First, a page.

FCA alerts traders to be wary of Interactive Brokers clone
Scammers have cloned the website of multi-regulated financial services provider Interactive Brokers and are luring in victims by claiming the reference number of the authorized provider.
A warning over the scam was issued by the UK’s FCA, which has been at the forefront of the fight against the financial fraudsters, recently adding interactivebrokers.limited clone to its list of dubious brokers.
The Financial Conduct Authority said Interactive Brokers (UK) Ltd, the UK arm of US-listed brokerage firm, is an FCA-registered financial services provider based at Heron Tower, 110 Bishopsgate, London. The firm which operates online via the website www.interactivebrokers.co.uk is one of the industry’s leading brokerages, providing a range of trading solutions for investors and institutions across the globe.
Although visually different from the official Interactive Brokers’ website, including the logo, the fraudulent site exploits the company’s reputation by featuring its official website address at the foot of each web page and listing all its regulatory license numbers.
The genuine company’s headquarters are based in the US and has a physical presence in ten entities globally. The list includes Australia, Canada, Hong Kong, India, Japan, Luxembourg, Singapore and the UK, serving more than one million client accounts in over 220 countries.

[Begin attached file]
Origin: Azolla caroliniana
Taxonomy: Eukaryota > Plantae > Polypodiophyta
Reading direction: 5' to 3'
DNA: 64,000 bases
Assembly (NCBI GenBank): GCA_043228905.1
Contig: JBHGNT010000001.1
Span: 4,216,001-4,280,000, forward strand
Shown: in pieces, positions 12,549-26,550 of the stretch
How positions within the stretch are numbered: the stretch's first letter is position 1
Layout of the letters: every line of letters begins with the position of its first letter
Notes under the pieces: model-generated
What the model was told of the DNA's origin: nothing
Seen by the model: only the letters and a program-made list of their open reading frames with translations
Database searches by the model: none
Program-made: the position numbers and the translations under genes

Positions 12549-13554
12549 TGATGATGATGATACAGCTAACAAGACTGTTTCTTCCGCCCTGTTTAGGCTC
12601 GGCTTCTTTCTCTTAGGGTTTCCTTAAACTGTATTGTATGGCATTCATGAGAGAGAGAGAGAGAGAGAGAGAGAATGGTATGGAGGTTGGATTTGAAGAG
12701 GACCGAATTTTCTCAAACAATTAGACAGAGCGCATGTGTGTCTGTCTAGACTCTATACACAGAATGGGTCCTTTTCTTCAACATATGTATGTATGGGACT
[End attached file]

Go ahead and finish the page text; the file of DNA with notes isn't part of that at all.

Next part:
Interactive Brokers was founded in 1977 by Thomas Peterffy, a Hungarian-born American billionaire businessman.
Fraudsters in the financial services space have numerous methods for trying to get their hands on victims’ cash and one tactic that is becoming increasingly common is the fake or cloned website. In a cloned scam, the fraudsters copy or “clone” a legitimate website. The copy of the website can be astonishingly exact, or just an approximation with copied logos, but the intent is ultimately to separate victims from their money, credit card number, or login credentials.
The spread of fraudulent clone websites that mimic the sites of reputable financial entities is nothing new, but regulators have yet to get to grips with the rampant trend.
The FCA tells consumers that “fraudsters usually use this tactic when contacting people out of the blue, so you should be especially wary if you have been cold called.”